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U.N. report cites deaths, abuses in Nicaraguan human rights crisis

By
Ed Adamczyk
Protesters participate in an anti-government demonstration Managua, Nicaragua, on July 12, 2018. A United Nations report released on Wednesday said there have been 300 killings and numerous human rights violations in a four-month crackdown. File Photo by Jorge Torres/EPA-EFE
Protesters participate in an anti-government demonstration Managua, Nicaragua, on July 12, 2018. A United Nations report released on Wednesday said there have been 300 killings and numerous human rights violations in a four-month crackdown. File Photo by Jorge Torres/EPA-EFE

Aug. 29 (UPI) -- A United Nations report, released Wednesday, condemned Nicaragua's human rights record and urged action and accountability in the Central American nation.

The 41-page report by the U.N. Human Rights Office covers the period from April, when protests in Nicaragua against planned social security cuts began, to August. It identifies a disproportionate use of force by police, sometimes resulting in deaths; killings, disappearances and widespread arbitrary detentions; torture and violations of the right to freedom of opinion and peaceful assembly.

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At least 300 people have been killed and at least 2,000 injured, mostly men under 30, the U.N. said. The casualty count reflects the protesters, who included university students and young professionals, the report said. At least 22 police officers died as well.

"The level of brutality in some of these episodes, including burning, amputations and desecration of corpses illustrates the serious degeneration of the crisis," the report said.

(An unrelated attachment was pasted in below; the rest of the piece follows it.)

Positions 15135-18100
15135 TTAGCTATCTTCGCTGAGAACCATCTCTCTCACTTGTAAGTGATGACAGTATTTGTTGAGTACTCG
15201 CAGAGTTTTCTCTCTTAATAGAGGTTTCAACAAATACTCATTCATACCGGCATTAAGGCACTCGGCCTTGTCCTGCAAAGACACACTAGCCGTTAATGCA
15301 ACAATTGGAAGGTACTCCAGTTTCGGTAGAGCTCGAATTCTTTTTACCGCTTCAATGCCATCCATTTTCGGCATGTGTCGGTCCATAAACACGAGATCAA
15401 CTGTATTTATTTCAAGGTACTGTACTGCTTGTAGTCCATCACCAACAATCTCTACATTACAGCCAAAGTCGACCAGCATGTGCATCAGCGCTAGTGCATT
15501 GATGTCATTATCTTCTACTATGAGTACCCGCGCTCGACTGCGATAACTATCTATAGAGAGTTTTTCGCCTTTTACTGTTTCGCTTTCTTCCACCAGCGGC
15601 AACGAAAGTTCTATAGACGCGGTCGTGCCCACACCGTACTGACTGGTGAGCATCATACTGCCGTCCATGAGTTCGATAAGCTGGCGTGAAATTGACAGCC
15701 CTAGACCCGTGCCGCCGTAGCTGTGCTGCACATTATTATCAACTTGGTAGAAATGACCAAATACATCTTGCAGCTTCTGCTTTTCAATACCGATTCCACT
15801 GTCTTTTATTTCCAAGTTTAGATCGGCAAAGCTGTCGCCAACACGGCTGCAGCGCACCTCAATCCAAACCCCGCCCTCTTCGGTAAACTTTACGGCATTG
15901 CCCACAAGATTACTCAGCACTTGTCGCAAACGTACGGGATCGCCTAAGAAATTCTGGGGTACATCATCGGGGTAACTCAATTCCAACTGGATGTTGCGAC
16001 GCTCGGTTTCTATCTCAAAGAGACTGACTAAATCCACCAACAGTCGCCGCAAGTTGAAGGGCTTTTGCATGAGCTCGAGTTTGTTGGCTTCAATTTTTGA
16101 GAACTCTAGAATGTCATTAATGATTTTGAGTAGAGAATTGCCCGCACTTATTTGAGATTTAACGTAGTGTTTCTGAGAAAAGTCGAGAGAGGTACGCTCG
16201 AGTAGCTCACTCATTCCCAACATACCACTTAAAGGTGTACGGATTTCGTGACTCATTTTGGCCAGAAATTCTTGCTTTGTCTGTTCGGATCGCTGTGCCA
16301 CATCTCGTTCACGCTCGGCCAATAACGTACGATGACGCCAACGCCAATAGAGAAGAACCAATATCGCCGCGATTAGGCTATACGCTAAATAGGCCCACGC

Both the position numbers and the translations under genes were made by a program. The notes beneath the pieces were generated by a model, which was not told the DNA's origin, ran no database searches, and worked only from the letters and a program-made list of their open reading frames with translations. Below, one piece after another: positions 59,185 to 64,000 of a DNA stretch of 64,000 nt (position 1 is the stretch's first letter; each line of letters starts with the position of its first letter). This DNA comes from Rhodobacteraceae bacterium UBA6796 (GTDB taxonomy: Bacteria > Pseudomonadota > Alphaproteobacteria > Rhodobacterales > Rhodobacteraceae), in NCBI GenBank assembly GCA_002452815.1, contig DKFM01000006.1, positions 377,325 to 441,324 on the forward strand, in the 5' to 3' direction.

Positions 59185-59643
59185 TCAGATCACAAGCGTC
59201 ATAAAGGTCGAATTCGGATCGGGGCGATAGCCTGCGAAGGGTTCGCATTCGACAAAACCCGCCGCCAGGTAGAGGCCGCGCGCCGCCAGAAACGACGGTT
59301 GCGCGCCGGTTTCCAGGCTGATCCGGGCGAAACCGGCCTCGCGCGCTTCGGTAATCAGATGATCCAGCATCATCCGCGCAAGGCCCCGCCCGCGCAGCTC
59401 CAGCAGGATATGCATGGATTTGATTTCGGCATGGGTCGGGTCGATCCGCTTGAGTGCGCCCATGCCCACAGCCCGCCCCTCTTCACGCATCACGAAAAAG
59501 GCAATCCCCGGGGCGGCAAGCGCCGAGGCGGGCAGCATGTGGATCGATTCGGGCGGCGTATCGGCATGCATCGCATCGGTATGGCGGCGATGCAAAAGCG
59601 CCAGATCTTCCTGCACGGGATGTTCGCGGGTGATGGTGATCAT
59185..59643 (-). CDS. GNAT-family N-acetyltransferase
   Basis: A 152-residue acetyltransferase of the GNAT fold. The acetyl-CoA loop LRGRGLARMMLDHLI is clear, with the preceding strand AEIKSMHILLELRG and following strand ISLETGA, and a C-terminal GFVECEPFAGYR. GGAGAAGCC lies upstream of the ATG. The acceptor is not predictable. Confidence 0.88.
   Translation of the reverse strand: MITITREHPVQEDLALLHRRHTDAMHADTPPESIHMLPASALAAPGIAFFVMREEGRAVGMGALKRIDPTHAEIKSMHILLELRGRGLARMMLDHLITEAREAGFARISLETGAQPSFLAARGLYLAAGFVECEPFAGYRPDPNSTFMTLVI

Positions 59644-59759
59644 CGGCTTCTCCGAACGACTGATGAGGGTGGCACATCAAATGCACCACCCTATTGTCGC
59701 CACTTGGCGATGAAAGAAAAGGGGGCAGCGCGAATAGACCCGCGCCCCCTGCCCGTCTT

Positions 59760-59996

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At least 300 civilians have been prosecuted on charges of terrorism and organized crime in courts that do not observe due process, the U.N. report said citing data from non-governmental organizations. Teachers, doctors and civil servants have been fired from jobs for criticizing the government, and authorities have harassed or stigmatized protesters and defenders of human rights, the U.N. report said.

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"Repression and retaliation against demonstrators continue in Nicaragua as the world looks away. The violence and impunity of these past four months have exposed the fragility of the country's institutions and the rule of law, and created a climate of fear and mistrust," said U.N. High Commissioner for Human Rights Zeid Ra'ad Al Hussein.

The report urges the Nicaraguan government to guarantee the independence of the country's judiciary and resume a dialogue with its adversaries.

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